Global environmental history is currently being enriched by troves of new data, and new models of environmental variability and human impact. Earth scientists are rapidly expanding historians’ knowledge of the paleoclimate through the recovery and analysis of climate proxies such as ice cores, tree rings, stalagmites, and marine and lake sediments. Further, archaeologists and anthropologists are using novel techniques and methods to study the history of health and disease, as revealed through examination of bones and paleomolecular evidence. These possibilities open the way for historians to participate in a conversation about the long history of environmental change and human response. This essay considers how one of the most classic of all historical questions–the fall of the Roman Empire–can receive an answer enriched by new knowledge about the role of environmental change.
On the twenty-first day of April in ad 248, Rome celebrated her one thousandth birthday. For three days and three nights, the haze of burnt offerings filled the streets. An exotic menagerie befitting the seat of a tricontinental empire was presented to the people, and massacred: thirty-two elephants, ten elk, ten tigers, sixty lions, thirty leopards, six hippopotami, ten giraffes, the odd rhinoceros, and innumerable other wild beasts, not to mention one thousand pairs of gladiators. The ludi saeculares (“century games”) summoned forth a host of archaic memories, “skilfully adapted to inspire the superstitious mind with deep and solemn reverence,” in the words of Edward Gibbon.1 The celebration still carried shadowy associations with the underworld; the rituals encouraged the diversion of pestilence. Despite the deliberate primitivism of the rites, the ludi saeculares could be credited, like so much else, as a creative rediscovery of the imperial founder, Augustus. The ludi saeculares were in every sense an imperial affair, a stage-crafted display of the awesome power that Rome enjoyed, unbroken for centuries on end. Little did contemporaries know they were witnessing a sort of valediction: the last secular games of Rome.
It is easy, from our distance, to imagine that there was some measure of denial in such an exuberant celebration of the Roman millennium–as if the inhabitants of Rome were enjoying the ancient equivalent of cocktails on the deck of the Titanic. But perhaps we are blinded by hindsight. The Rome of ad 248 offered much to inspire a sense of familiarity and confidence. The pomerium, or urban boundary, remained a construct of the imagination in an unwalled city that sprawled over into its hilly countryside. The coins minted to honor the games maintained a ponderous texture of true silver; to hold one of these coins even today is to feel the combination of precious metal and public trust that steadied the value of the imperial money. The Romans’ ancestral polytheism, nested in the very fabric of their civic life, gave historical assurance that the city's place was written in the stars. Presiding over the spectacle was Emperor Marcus Julius Philippus, also known as Philip the Arab. Though he hailed from the southern reaches of Syria, he was not a conspicuous outsider in an empire whose integrative capacities are virtually unmatched in history. Early in his reign, he had shown impressive energy: he attempted administrative reforms in Egypt, oversaw a great burst of road improvements in places as removed as Mauretania and Britain, and enjoyed a satisfying victory over northern barbarians. Above all, as Philip clearly recognized, the city herself demanded obeisance, being the critical, central node of power at the nexus of people, army, and senate. In Rome, campaigns were planned, careers plotted, fortunes decided.2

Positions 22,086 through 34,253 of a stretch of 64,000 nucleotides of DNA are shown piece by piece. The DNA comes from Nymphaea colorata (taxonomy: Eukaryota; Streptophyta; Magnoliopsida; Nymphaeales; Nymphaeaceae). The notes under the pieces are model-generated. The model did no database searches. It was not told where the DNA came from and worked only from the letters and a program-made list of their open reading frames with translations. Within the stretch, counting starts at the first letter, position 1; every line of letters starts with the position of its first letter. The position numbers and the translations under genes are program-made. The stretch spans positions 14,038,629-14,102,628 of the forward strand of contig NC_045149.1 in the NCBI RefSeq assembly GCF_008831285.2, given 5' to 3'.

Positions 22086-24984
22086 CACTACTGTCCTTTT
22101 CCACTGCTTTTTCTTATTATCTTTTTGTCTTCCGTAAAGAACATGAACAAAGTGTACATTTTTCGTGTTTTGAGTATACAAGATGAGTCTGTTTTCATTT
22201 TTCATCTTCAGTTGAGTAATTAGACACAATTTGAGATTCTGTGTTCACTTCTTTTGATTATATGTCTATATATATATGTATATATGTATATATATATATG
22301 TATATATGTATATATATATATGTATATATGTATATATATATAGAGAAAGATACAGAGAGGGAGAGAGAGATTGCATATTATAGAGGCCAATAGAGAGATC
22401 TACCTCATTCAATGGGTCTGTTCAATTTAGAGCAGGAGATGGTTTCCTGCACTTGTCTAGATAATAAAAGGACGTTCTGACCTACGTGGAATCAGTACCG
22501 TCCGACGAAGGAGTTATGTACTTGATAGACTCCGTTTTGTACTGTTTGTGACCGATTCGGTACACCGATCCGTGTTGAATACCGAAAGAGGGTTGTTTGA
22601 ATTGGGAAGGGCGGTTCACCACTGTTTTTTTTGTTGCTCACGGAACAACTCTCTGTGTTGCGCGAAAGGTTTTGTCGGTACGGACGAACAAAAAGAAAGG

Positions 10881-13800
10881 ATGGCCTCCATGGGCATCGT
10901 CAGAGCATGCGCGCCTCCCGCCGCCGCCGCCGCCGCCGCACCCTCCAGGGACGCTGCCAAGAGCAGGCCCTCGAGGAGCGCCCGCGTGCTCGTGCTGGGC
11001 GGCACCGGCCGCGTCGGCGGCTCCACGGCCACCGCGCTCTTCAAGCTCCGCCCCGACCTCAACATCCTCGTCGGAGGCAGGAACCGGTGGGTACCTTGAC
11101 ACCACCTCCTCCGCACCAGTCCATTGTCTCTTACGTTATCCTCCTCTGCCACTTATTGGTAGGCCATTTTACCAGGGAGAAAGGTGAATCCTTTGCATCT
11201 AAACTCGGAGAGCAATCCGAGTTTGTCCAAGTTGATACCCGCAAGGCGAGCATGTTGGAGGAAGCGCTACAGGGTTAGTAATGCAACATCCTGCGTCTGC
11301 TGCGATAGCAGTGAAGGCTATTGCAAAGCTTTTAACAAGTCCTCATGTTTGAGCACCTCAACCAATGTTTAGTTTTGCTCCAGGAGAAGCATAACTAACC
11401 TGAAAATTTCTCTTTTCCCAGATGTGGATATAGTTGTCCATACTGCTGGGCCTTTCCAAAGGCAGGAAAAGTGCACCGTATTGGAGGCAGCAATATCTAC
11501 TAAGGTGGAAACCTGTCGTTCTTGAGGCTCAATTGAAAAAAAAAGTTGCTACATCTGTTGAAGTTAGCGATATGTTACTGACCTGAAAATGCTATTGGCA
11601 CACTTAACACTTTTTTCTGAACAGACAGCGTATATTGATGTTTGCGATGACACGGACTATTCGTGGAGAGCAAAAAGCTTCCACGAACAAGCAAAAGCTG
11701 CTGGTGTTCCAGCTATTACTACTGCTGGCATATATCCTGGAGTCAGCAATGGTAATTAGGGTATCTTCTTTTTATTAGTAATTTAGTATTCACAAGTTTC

Philip's Rome would have felt familiar to Augustus, its first emperor. And yet, just one generation on, we find ourselves in a truly alien world. The serene confidence of the empire had been rudely shaken. Hulking stone fortifications, the Aurelian Walls, went up around a city in which distance and mystique had so recently seemed protection enough. The silver had dissipated from the empire's coins, which, now spewed in super-abundance from the mints, more resembled crude wafers. A new kind of man–the Danubian soldier with little time or awe for the urbs–had irreversibly wrested control of the state from the moneyed senatorial aristocracy. Careers were made and unmade in the barracks of northern garrison towns, rather than in the old capital. Beneath the imperial city itself, in the honeycomb of burial caverns known as the catacombs, there is evidence that the obscure cult of Christianity was, for the first time, making uncanny strides toward becoming more than a marginal curiosity.
In short, in the space of a single generation, the lineaments of the period we now call late antiquity had come into view. No period of Roman history is so screened from our gaze as the generation that passed between Philip and Aurelian; and few were so momentous. How we imagine the changes that occurred in those tumultuous decades, often beyond our ken, will decisively shape how we view that fathomless historical episode: the decline and fall of the Roman Empire.
Gibbon described the subject of his famous history as the triumph of “barbarism and religion.” This was a vantage formed in the heady world of Enlightenment letters. Gibbon's genteel disdain for superstition nurtured a sense of remote affinity for the Romans. And his ravaging critical faculty, turned against the partisan ancient and ecclesiastical histories, made his Decline and Fall of the Roman Empire a landmark then (in the late eighteenth century) and a monument still. In its sources and preoccupations, Gibbon's text is resolutely a product of its own age. Indeed, every generation looks upon the past through the eyes of the present. It is no surprise or disservice for us to return anew to the Roman past, awakened to the fact that the environment can be a protagonist in human history, armed with radically new tools for reconstructing the relationship between humanity and nature.3 While explanations for the fall of Rome have never lacked, it might seem surprising that environmental change has nonetheless remained such a marginal candidate. The sudden assimilation of environmental history into the mainstream of our historical consciousness is a testament to just how quickly we have come to know the drama of environmental instability in times past and present.